The Heartbleed exploit explained with jellybeans, tweak Windows 7 or 8 for extra speed, manage your passwords with LastPass, and a first look at the WRT 1900AC.
What is the Hearbeat?
* The problem lies in the "Hearbeart"
- It's a way to keep a SECURE TLS session alive /// to keep it from "timing out"
- The Heartbeat is a payload of arbitrary data which is sent from one end of the connection to the other, and back again.
- If the heartbeat makes the round trip intact, then both sides of the connection know that the connection is still active and still secure.
What is the Exploit?
* The exploit is in the way that OpenSSL responds to the heartbeat.
- The SENDER of the "keep alive" packet gets to decide how much arbitrary data it sends.
-- The sender sends heartbeat of a certain size, then tells the receiver how much data must be sent back
*** Here's the rub... along with that data, the sender tells the receiver (running OpenSSL) how much data should be sent back... and OpenSSL doesn't check that number with the size of the incoming data.
-- Since the SENDER decides how big the arbitrary heatbeat data will be, and because OpenSSL trusts the sender as to how much data is in that heartbeat, the SENDER can sent a heartbeat that will return data that was NOT originally sent by the sender.
-- In other words, an attacker can make the compromised system send data that was intended to be secure and private.
How is the Exploit Used?
* To use the exploit, an attacker would first establish a SSL connection to a compromised system.
* The attacker would then send a heartbeat to the compromised system with a 1byte payload
* However, the attacker tells the compromised system that it must return 64k Bytes
* The compromised system sends back a 64k heartbeat response, giving the attacker 63,999 bytes of data that is SHOULDN'T have released.
* The attacker keeps doing the attack until they have the compromised systems certificates and any other information that is in memory.
What is the impact
* If the attacker is able to steal the credentials of the compromised system, they are able to do a number of things:
1. A MITM attack on people connecting to the site -- An attack in which EVERYTHING is in the clear
2. The ability to create "spoof sites" with the authentic certificate of the compromised site
Speed Up Windows
"Remote Assistance" is a service that runs in the background of Windows 7 & 8, allows a remote "helper" to log into your computer to fix problems while you watch. Most people will never never use the service, and it can actually be a security hole.
"System Restore" is a background service that keeps track of "save points" - Theoretically it will allow you to return to one of these "healthy" save points should something happen to your OS. It's a useful feature of Windows, but it CAN'T clear viruses and it can only return to save points that is has created... meaning that it almost never gets you back to a completely healthy image.
To Turn Off these Services
1. Right click the "Computer" icon on the desktop and choose "Properties"
2. To the left of you computer's stats, you'll see "Control Panel Home" along with four shielded options. Click "Remote Settings"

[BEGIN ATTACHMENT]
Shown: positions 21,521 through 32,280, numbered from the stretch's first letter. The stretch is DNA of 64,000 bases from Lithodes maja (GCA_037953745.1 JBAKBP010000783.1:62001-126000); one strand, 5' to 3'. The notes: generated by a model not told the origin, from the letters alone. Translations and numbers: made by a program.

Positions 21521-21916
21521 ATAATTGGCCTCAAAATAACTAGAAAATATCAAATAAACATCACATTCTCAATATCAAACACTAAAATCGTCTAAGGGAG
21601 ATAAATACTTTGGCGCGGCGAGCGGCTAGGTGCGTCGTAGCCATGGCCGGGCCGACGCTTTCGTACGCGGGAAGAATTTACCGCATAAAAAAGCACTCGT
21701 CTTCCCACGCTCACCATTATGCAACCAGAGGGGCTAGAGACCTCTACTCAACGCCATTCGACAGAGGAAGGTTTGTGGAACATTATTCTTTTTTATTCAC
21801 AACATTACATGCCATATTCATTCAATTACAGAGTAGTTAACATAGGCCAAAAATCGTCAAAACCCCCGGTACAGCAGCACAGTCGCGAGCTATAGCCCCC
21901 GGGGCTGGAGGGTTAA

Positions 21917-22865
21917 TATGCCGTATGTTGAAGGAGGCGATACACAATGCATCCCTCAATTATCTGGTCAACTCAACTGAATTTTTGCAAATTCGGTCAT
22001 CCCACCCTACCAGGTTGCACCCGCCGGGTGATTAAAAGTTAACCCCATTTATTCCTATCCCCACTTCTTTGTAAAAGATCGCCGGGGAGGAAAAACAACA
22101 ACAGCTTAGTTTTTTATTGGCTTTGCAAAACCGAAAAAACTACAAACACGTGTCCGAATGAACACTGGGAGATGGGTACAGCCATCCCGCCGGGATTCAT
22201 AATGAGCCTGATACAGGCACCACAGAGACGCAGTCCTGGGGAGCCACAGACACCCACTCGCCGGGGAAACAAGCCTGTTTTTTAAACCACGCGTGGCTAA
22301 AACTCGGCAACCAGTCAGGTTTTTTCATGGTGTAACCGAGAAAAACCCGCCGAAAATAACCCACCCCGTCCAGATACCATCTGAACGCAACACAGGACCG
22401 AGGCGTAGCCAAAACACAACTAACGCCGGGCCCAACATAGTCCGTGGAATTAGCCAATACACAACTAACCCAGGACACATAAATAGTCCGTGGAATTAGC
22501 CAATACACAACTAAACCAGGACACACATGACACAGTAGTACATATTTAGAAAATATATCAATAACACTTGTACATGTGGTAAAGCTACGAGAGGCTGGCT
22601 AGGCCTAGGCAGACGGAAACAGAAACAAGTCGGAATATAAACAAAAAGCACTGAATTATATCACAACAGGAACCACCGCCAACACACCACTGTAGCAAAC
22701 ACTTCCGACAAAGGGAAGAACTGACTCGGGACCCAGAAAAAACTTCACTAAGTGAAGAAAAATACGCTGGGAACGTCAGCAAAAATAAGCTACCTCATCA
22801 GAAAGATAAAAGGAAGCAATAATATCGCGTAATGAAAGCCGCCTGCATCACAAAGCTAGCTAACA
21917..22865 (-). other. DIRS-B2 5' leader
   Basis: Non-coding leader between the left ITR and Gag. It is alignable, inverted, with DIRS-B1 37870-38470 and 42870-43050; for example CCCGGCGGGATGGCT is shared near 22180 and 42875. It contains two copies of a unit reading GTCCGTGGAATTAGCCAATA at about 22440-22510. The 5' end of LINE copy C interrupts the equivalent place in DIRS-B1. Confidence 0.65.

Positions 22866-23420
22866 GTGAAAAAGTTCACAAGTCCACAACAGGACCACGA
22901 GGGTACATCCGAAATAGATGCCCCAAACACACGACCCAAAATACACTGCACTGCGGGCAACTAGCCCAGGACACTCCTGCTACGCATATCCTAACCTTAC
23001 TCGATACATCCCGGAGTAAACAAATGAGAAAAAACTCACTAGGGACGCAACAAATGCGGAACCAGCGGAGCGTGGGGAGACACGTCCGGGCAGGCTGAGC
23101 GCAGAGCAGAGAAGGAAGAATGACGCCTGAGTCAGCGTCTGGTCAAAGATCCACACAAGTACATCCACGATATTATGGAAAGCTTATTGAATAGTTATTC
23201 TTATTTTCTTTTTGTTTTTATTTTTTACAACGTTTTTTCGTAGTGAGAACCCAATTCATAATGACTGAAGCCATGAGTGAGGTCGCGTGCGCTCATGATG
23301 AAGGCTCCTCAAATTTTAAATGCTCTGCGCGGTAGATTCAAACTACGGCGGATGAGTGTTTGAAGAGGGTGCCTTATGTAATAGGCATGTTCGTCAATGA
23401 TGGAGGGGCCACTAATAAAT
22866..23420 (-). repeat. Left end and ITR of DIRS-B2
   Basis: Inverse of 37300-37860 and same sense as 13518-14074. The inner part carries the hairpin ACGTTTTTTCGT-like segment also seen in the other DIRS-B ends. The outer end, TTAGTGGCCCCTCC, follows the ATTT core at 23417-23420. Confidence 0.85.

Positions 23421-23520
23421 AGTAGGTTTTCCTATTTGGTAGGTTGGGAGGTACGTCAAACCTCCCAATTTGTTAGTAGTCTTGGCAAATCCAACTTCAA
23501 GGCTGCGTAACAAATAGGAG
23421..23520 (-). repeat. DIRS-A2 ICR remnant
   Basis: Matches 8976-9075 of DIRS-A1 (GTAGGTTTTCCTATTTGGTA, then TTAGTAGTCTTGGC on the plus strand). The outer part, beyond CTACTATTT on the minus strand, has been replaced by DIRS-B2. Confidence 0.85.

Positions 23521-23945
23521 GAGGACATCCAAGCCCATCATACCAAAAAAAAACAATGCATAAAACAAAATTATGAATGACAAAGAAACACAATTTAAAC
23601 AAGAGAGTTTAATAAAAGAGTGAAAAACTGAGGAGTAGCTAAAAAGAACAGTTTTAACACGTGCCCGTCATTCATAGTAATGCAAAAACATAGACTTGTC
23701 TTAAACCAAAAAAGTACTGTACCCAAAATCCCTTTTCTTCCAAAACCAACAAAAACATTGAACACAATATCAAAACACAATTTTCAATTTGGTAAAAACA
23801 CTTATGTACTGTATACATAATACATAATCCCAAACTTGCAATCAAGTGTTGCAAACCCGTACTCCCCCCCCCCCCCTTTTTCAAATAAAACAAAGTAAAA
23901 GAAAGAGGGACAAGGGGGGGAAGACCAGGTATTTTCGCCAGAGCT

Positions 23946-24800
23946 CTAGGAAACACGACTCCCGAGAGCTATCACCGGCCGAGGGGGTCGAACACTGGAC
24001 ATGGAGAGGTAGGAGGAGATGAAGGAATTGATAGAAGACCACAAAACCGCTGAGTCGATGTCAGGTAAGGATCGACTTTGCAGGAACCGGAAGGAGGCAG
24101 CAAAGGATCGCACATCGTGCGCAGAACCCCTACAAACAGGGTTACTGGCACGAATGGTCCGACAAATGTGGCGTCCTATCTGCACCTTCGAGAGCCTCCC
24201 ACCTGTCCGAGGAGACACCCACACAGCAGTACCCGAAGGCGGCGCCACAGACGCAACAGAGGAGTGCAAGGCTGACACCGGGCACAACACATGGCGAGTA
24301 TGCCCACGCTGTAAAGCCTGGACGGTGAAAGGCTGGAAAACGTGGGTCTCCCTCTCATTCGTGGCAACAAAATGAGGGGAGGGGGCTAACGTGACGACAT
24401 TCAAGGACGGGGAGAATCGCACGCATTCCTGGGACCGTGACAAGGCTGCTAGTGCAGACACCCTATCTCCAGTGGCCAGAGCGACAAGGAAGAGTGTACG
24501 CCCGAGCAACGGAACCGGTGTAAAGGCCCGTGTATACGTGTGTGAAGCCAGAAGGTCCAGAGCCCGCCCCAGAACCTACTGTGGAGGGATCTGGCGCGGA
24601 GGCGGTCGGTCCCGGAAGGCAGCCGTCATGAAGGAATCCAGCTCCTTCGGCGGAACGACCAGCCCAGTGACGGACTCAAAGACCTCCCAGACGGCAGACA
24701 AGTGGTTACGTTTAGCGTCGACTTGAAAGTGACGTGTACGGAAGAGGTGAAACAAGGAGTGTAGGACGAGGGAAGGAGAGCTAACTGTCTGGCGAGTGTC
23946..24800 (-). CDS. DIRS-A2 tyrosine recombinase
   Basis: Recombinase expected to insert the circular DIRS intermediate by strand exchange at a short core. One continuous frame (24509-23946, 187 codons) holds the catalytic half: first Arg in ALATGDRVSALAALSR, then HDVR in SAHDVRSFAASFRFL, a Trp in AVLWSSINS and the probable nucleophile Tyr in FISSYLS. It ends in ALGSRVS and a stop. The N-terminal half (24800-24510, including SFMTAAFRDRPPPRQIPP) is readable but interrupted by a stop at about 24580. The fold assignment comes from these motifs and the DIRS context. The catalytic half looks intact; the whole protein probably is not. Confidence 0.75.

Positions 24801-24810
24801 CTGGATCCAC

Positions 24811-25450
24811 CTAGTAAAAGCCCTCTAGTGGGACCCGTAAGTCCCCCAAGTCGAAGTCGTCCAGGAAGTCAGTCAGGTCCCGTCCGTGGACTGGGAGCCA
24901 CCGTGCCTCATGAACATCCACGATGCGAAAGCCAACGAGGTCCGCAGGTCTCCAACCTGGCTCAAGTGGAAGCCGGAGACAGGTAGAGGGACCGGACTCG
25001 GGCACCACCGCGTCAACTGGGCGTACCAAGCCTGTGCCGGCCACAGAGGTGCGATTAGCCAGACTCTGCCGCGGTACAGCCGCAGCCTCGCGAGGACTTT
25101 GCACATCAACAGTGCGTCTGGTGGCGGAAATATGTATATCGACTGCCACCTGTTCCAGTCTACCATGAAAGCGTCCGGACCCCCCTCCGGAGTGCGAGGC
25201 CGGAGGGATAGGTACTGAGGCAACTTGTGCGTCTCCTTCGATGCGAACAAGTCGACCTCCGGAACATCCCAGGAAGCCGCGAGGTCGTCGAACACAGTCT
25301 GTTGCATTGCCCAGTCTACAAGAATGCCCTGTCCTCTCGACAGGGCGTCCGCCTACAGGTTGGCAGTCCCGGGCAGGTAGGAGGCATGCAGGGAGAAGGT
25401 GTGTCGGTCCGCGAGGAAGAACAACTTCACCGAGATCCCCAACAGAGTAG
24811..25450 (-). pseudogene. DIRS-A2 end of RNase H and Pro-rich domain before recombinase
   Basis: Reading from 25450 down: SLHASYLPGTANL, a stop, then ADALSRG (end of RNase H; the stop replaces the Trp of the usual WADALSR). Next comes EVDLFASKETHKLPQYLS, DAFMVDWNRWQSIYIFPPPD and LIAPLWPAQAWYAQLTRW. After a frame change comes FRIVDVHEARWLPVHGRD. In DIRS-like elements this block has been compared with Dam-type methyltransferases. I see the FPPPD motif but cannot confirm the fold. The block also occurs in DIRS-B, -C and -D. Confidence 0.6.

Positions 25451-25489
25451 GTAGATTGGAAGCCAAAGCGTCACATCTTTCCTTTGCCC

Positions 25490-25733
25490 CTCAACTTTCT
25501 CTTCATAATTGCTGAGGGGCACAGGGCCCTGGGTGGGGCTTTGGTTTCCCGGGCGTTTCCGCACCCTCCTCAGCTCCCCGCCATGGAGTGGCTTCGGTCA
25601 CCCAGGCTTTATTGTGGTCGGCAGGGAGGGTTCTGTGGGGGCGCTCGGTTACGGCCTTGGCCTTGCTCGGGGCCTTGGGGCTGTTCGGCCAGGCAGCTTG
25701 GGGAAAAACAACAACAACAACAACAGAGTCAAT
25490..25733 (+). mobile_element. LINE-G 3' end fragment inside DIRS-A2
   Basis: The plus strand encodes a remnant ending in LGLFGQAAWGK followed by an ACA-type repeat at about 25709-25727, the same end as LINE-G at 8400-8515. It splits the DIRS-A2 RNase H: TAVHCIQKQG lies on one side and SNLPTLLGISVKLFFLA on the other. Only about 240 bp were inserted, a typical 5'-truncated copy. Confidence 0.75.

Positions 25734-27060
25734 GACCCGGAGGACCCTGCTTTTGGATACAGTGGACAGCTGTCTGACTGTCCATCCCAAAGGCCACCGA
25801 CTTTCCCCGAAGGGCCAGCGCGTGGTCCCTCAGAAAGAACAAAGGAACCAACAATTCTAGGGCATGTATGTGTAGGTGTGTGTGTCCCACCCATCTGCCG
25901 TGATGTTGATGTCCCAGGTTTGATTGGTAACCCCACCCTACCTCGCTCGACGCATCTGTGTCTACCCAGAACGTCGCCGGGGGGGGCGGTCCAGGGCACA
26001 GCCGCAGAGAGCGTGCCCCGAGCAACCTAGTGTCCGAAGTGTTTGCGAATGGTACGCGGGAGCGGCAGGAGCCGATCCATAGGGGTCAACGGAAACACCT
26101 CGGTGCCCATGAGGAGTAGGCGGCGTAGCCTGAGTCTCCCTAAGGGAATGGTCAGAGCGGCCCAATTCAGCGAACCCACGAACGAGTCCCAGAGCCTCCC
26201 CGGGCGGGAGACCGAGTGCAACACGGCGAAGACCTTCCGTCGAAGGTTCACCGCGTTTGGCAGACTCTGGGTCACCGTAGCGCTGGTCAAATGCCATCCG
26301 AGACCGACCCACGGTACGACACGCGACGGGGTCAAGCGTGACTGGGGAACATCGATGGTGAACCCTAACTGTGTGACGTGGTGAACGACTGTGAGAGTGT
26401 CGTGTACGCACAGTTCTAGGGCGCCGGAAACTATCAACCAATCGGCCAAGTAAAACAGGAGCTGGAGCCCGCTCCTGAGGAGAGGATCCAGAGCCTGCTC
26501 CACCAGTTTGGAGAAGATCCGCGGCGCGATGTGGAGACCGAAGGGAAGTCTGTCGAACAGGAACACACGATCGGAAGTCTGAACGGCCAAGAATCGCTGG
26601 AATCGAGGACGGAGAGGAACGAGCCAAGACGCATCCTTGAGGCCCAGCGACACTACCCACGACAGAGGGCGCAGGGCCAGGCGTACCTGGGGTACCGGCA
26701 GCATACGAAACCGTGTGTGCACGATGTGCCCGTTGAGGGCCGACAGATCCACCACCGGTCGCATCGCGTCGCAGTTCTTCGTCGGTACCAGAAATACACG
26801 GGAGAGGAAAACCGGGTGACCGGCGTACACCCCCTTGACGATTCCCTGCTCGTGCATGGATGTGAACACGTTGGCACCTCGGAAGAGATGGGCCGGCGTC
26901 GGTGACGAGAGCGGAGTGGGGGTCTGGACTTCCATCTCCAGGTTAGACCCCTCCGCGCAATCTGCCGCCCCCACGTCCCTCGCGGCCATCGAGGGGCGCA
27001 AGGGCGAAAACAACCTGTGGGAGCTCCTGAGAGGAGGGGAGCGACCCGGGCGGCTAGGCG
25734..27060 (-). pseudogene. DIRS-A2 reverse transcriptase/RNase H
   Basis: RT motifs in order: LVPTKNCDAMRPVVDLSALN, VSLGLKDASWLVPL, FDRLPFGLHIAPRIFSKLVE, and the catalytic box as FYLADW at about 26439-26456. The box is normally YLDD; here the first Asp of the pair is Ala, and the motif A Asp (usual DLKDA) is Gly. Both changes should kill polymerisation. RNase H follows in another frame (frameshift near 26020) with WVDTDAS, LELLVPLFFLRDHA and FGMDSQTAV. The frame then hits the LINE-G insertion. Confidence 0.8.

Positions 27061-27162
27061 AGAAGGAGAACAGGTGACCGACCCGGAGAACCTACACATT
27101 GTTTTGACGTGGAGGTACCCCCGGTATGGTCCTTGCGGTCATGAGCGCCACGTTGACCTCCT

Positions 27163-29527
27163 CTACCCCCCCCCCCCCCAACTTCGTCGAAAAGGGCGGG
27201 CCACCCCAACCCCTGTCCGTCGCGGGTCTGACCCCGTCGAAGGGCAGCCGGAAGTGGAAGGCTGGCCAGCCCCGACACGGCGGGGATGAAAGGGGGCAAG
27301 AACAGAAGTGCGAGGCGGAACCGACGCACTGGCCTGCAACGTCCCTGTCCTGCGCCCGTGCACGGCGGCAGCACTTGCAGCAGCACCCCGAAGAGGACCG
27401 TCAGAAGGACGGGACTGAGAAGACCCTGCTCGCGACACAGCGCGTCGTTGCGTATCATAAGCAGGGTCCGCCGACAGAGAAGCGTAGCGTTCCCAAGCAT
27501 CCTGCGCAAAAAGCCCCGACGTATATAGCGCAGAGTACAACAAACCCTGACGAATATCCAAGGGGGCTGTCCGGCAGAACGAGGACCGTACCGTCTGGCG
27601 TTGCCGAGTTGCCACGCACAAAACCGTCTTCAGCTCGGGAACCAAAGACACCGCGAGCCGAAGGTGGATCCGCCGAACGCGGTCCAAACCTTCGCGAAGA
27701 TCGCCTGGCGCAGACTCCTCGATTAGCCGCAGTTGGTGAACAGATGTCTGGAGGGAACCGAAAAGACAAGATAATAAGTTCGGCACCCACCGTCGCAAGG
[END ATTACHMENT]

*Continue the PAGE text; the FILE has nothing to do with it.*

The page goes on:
3. You'll see a field for "Allow Remote Assistance Connections to this computer"- uncheck that option and click "apply".
4. Click on the "Remote Assistance" tab and look for "Protection Settings" - Select the drive on which protection in enabled and click "Configure"
5. Select the radio button to "Turn off system protection" and apply the change.
LastPass Password Manager
- After the Heartbleed security breech and just everyday use of Multi-site logins, you should be using strong passwords and different passwords for every site.
- Lastpass keeps your passwords in a Vault and helps you generate new random passwords and works on all platforms
- Your passwords are encrypted, which is only stored on your machine. That means even LastPass doesn't know your password. It's called the "Trust No One" approach
- Don't believe me? Watch Leo and Steve Gibson go into detail not only about Heartbleed but Lastpass and Trucypt
Leo's introduction to LastPass on TWiT Live Specials
Security Now Episode: 450 & 451, Leo & Steve go into detail about Heartbleed & more.
Security Now Episode: 450
LastPass Security Page
LastPass "Heartbleed" Blog Post
Install LastPass and Start saving Passwords
- Lastpass has extensions for Chrome, Firefox, Safari and works for all platforms, Windows, OS X, Linux, and Mobile OS like iOS, Android Windows Phone and even Blackberry...
Audit and Update your Passwords
- Make sure not to save your passwords in the browser options, and start using LastPass
- Lastpass can scan your passwords and give you a rating and show you sites thave have duplicate passwords
- It'll even tell you if any of your Usernames have been used in a Security breach
How do you improve your score?
- Eliminate Duplicate Passwords
- Weak Passwords
- Don't store passwords in email, docs, pieces of paper, your hand...
Install on your Mobile Devices
- Login with your Lastpass password. Before a recent update you use to have to log into Lastpass and use their web browser through the app. But not anymore!
- Lastpass will help you log into apps without having to copy it from the Lastpass app.
Linksys Router Madness!
* 2.4Ghz Only
* 10/100 LAN & WAN Ports
* Broadcom 125Mhz processor (updated to 216Mhz)
* 4MB Flash Storage // 16MB System Memory (Later Versions had 2MB / 8MB)
* No external storage options
* 2.4 & 5 Ghz SIMULTANEOUSLY
* Beamforming Tech
* 4 Gigabit LAN Ports
* 1 Gigabit WAN Port
* Dual Core 1.2Ghz CPU
* 128MB Flash Storage // 256MB DDR3 System Memory
* USB 3.0 & eSATA connectors // Support of FAT/NTFS/HFS
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